How do I care for my cosmetic tattoo after the procedure?
Ideal pigment retention and healing of your new cosmetic tattoo occurs with the use of an appropriate aftercare product and written instructions. This is the most crucial step to achieve the desired results. Each client will receive an aftercare kit at the end of the procedure with the necessary products needed. Make sure to listen to your permanent makeup artist’s instructions. If you have any questions, don’t hesitate to ask!
Should I avoid certain activities while I’m healing?
I encourage clients to plan ahead when getting a cosmetic tattoo, especially for my fitness gals who work out more than 3 days/week.
The healing duration for brows, eyeliner, lips varies. On average, it is about 7-10 days for brows and lips and 5-7 days for eyeliner and lash line enhancements.
Below are the activities to avoid during the healing process, and I’m going to add a bonus on how to keep your cosmetic tattoo looking fresh:
avoid direct sunlight, tanning beds, hot tubs, sweating (yes, this includes working out!), salt water, chlorinated pools, direct shower spray, hot water, skin creams, ointments, and lotions other than what you’ve been instructed to use after any of the procedures.
avoid what's mentioned above along with spicy and hot (temperature) food, kissing, and teeth bleaching products after lip procedure. Avoid using an eyelash curler after eyeliner procedure or lash line enhancement.
avoid makeup such as foundation. Do not apply makeup on tattooed area until it is completely healed to avoid infection. Use new mascara after eyeliner procedure.
These precautions are instructed to avoid uneven healing of color, scarring, and/or infection.
How can I prolong my permanent makeup?
Long-term care of your fresh cosmetic tattoo to avoid color from fading quickly requires the following: use sunscreen daily; refrain from products with Retinol on treated areas and chemical peels; and limit amount of UV exposure. Keep in mind that health conditions, medications, and lifestyle (i.e. smoking) also affect the color.
I've had my brows/eyes/lips done elsewhere in the past. Would I be able to get a touch-up at Brow Beauty & Co?
A photo of the cosmetic tattoo in natural light will be required to send via text (908-547-0702) or email (email@example.com) to determine if you're existing shape and level of saturation is one we will be able to go over. If the area is oversaturated with pigment and/or the shape is not natural or complimenting to the face, a discussion of going through the tattoo lightening process will be brought up.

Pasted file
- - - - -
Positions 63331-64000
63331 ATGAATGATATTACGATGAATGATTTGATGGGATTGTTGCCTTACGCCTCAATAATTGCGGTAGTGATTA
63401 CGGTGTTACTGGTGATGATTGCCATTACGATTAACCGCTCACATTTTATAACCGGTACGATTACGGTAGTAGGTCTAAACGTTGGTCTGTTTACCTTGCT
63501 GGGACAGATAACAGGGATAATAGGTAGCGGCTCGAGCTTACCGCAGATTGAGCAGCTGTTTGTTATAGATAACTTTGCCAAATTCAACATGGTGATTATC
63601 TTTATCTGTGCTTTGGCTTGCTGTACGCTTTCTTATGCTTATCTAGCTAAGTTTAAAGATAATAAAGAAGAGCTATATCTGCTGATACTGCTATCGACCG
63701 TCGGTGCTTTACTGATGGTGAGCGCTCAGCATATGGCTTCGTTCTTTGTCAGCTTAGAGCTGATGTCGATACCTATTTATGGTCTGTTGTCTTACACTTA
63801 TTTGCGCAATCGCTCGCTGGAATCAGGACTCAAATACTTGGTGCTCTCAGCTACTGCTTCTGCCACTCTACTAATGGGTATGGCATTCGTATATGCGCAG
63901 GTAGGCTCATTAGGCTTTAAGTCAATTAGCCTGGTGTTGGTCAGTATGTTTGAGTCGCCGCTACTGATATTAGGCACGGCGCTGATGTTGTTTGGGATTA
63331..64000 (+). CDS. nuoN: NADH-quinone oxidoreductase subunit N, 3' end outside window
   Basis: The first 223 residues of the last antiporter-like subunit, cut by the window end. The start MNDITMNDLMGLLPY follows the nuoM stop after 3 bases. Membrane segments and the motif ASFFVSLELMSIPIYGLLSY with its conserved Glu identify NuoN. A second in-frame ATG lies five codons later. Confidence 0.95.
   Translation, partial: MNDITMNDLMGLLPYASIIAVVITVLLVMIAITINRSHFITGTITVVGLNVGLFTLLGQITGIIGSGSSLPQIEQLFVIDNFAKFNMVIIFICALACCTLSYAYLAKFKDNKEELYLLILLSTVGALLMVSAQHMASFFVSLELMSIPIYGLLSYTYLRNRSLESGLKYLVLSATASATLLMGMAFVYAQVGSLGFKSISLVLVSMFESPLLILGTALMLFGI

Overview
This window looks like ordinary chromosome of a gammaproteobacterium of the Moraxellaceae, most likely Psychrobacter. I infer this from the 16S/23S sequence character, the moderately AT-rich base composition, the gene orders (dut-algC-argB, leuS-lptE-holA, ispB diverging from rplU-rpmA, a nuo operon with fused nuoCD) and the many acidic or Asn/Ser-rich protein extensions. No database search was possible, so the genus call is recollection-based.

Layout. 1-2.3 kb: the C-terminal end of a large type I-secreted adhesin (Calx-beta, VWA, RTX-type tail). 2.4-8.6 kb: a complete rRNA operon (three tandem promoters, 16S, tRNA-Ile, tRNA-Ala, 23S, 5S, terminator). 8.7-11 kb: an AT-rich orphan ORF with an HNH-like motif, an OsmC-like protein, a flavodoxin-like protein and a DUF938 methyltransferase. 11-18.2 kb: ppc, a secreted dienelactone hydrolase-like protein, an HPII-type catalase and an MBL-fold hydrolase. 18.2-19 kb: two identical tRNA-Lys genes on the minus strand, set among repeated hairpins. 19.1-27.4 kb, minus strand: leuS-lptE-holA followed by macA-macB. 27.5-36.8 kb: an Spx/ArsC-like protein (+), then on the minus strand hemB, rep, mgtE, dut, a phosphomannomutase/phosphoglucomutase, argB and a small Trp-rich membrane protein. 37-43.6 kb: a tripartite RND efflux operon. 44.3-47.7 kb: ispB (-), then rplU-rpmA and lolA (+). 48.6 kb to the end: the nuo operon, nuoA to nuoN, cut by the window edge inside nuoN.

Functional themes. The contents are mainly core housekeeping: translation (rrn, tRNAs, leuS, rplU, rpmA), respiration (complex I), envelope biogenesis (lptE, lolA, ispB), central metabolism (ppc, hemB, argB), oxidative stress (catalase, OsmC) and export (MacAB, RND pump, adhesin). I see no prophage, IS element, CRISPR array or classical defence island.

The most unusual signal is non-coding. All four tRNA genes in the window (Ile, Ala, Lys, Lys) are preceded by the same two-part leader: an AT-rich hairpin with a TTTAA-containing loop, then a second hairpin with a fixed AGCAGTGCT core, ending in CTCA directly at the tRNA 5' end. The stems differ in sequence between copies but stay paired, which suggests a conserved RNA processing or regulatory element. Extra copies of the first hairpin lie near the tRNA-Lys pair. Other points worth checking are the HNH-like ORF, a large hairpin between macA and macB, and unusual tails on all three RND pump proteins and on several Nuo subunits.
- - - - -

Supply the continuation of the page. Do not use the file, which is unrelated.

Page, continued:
I've had my brows/eyes/lips done elsewhere in the past, but I don't like them. Can you help?
Yes. Brow Beauty & Co. offers non-laser tattoo lightening/removal to assist with any botched work. The number of sessions vary with each client.
Is everyone appropriate for permanent makeup?
No, I wish I could say yes but your safety and health are a few of my top priorities as a permanent makeup artist.
I’ve provided a list below for those who are contraindicated (strictly not allowed), who require medical clearance and pre-medication, who need medical clearance only, and who have a waiting period.
Contraindications for permanent makeup:
Active chemotherapy and radiation treatments
Active dermatologic disorders (i.e. rosacea, eczema, psoriasis)
Sick with flu/fever
Prone to keloid or hypertrophic scarring
Conditions that require medical clearance and pre-medication:
History of heart valve transplants, stents, pacemakers, rheumatic fever
History of organ transplants
History of joint replacements
History of fever blisters
History of shingles, even with immunization
History of lupus or any autoimmune disease
Insulin dependent diabetes
Conditions that require medical clearance only:
History of seizures
Eye diseases (i.e. glaucoma, blepharitis)
History of hypothyroidism
On blood thinners and/or steroids
Received half or prophylatic dose of Accutane
Waiting periods after receiving a cosmetic procedure or aesthetic service:
IPL (intensed pulse light)
Fillers (i.e. Juvaderm, Silk, Voluma, Sculptra)
Lip fat transfer
Retinol, glycolic acid (AHA), vitamin C peels
Laser that removed old permanent makeup
Status post Lasik or cataract surgery (or 1 month prior)
Full dose of Accutane